Will Your Exempt Employees Still Be Exempt on January 1st?
Effective January 1, 2020, the minimum salary necessary for employees to qualify under various exemptions under the Fair Labor Standards Act (FLSA) will increase. On September 27, 2019 the U.S. Department of Labor (US DOL) issued a Final Rule regarding specific salary provisions for exemptions that apply to executive, administrative, professional, computer and highly compensated employees. These exemptions, together with an exemption for outside sales employees, are often referred to as the “white-collar exemptions.”
The FLSA requires employers to pay covered employees a minimum wage and overtime for hours worked in excess of 40 in a workweek. The FLSA does, however, include several exemptions from these minimum wage and overtime requirements for certain employees.
To qualify as an exempt employee under the FLSA white-collar exemptions, an employee must pass a three-part test. The first part of the test is the salary basis test. To meet this requirement, an employee must be paid a predetermined and fixed salary that is not subject to reduction because of variations in the quality or quantity of work performed.
The second part of the test is the salary level test. To meet this requirement, the employee must be paid a specified minimum salary level (standard salary level). The new regulation increases the minimum salary for executive, administrative, professional and computer employees from $455 per week ($23,660 annually), to $684 per week ($35,568 annually). Computer employees who are compensated on an hourly basis rather than a salary basis must be paid at a rate not less than $27.63 an hour.
The third part of the test is commonly known as the “duties test.” The duties test requires that the employee’s job duties must primarily involve executive, administrative, or professional duties.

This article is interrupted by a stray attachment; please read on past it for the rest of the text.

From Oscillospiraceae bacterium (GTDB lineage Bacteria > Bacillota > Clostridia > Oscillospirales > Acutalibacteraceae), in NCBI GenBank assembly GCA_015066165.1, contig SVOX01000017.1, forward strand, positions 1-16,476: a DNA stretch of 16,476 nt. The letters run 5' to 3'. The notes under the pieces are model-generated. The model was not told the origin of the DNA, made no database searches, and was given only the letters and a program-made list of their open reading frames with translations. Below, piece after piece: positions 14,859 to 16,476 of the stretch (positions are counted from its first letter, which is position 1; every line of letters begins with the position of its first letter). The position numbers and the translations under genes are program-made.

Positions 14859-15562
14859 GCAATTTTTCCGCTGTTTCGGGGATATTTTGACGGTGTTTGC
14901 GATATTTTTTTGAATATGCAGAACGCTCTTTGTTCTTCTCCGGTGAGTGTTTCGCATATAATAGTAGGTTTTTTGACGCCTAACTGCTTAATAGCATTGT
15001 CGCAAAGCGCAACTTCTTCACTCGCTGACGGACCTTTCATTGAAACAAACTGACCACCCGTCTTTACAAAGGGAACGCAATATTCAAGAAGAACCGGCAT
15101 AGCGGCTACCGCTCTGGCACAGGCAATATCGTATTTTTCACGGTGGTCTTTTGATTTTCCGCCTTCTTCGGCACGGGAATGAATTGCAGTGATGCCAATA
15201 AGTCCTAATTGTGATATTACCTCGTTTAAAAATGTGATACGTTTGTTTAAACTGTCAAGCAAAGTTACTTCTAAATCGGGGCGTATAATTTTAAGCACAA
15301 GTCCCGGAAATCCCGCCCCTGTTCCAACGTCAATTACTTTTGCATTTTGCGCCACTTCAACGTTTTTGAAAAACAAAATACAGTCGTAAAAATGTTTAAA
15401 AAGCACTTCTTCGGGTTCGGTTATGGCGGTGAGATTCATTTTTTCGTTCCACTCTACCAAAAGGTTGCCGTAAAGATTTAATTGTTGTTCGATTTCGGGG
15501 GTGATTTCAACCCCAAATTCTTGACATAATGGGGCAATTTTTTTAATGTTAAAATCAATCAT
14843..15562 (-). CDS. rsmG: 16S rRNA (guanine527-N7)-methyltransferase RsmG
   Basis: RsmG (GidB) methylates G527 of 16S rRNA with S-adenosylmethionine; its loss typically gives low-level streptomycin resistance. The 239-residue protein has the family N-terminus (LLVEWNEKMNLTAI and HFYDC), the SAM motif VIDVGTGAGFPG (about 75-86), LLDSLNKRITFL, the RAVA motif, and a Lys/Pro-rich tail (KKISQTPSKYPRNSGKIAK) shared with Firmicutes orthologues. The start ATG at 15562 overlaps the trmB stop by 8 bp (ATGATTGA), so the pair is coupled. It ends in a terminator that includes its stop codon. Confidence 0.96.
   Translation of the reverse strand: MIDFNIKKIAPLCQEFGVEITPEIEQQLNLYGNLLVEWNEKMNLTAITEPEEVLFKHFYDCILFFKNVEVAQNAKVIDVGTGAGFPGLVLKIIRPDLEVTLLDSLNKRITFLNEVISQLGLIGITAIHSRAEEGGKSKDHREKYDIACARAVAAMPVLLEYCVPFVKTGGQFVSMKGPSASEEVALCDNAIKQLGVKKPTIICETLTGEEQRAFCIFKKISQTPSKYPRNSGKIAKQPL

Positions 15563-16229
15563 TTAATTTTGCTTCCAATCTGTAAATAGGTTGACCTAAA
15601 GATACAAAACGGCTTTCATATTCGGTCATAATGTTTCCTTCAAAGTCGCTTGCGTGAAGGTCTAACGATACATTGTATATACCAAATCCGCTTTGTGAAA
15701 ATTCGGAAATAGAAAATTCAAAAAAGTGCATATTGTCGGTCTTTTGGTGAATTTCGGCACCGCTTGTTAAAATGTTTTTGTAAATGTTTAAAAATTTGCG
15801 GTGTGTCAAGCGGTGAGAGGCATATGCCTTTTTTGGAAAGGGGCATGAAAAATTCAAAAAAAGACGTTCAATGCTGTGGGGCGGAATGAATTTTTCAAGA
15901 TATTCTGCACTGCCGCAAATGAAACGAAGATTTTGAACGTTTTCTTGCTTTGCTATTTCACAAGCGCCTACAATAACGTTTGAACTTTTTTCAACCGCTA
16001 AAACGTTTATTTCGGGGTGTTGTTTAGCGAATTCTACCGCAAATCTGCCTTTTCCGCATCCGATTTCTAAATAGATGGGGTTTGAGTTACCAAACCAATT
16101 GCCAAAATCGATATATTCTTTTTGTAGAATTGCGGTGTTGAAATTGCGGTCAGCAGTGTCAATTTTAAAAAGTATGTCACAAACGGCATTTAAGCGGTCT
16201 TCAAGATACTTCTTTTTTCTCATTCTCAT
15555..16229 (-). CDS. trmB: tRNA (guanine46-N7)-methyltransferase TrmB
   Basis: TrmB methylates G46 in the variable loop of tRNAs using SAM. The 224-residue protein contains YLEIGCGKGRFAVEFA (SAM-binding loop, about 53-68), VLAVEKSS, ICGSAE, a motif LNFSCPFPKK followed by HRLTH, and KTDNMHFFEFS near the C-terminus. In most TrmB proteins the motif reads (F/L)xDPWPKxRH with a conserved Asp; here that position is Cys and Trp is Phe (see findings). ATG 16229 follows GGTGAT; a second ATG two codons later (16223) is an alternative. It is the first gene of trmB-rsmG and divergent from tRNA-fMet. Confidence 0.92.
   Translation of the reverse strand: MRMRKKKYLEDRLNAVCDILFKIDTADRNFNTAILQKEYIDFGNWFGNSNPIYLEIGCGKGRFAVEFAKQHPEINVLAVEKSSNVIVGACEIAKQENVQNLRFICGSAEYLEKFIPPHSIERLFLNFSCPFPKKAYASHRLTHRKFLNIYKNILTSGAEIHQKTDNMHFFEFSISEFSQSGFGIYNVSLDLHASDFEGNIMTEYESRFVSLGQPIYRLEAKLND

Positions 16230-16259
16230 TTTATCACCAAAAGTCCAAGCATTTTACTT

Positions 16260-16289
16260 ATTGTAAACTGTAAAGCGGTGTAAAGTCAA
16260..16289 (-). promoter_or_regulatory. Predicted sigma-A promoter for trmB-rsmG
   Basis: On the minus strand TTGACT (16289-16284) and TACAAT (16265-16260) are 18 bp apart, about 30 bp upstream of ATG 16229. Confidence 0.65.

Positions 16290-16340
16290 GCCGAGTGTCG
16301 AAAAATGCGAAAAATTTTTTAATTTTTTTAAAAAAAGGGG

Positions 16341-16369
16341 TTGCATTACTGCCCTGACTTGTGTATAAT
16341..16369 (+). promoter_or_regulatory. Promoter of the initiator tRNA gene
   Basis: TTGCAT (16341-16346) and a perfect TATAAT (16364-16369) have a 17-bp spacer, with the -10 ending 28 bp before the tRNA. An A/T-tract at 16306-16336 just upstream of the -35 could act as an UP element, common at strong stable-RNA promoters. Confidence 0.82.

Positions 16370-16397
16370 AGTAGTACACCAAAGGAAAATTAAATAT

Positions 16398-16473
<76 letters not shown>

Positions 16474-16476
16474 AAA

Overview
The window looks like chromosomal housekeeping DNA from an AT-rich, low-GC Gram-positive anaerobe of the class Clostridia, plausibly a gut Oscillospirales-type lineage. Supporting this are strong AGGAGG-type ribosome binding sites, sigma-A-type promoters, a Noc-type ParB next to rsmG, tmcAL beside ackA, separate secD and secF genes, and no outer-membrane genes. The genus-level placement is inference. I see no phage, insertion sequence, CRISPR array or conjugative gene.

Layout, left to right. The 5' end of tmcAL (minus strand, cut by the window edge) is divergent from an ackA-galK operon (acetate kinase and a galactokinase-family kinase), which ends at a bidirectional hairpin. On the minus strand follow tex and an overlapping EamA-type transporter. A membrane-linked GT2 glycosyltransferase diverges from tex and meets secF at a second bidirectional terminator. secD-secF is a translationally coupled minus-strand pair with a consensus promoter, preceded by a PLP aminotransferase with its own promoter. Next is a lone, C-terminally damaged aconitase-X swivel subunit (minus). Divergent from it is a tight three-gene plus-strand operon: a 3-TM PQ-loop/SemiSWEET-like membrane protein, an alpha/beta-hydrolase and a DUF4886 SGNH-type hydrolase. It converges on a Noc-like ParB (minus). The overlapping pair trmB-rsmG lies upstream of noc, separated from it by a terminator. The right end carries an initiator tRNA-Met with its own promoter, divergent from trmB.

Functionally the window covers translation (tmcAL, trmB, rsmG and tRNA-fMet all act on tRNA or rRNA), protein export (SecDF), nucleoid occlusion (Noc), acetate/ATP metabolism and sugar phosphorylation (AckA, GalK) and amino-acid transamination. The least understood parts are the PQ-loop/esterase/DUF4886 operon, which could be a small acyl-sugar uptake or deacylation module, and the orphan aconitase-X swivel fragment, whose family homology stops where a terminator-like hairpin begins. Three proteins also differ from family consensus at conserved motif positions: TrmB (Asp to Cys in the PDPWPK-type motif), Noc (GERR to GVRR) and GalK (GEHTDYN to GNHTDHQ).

US DOL’s Final Rule makes key changes in four specific areas of the white-collar exemption. Most notably, and as noted above, the standard salary level for exempt executive, administrative, professional and computer employees will rise to $684 per week ($35,568 annually). Secondly, the salary level for highly compensated employees will increase from $100,000 annually to $107,432 annually.
The new provisions will also allow employers to use nondiscretionary bonuses and incentive payments, including commissions, that are paid at least annually to satisfy up to 10% of the standard salary level.
Finally, the new provisions also revise salary levels for workers in U.S. territories and the motion picture industry. Affected U.S. territories include Puerto Rico, the U.S. Virgin Islands, Guam and the Commonwealth of the Northern Mariana Islands where the special salary level will increase to $455 per week. The special salary level will remain at $380 per week for American Samoa. For those in the motion picture industry, the base rate will rise to $1,043 per week.
As a result of these changes, the US DOL estimates that approximately 1.3 million employees who are currently classified as “exempt,” will become non-exempt. It is important for employers to determine whether this will affect the exemptions applicable to their workforce and make appropriate changes on or before January 1, 2020. Employers also should evaluate the job duties and salary basis of their exempt employees to ensure that they also comply with those components of the FLSA exemptions.
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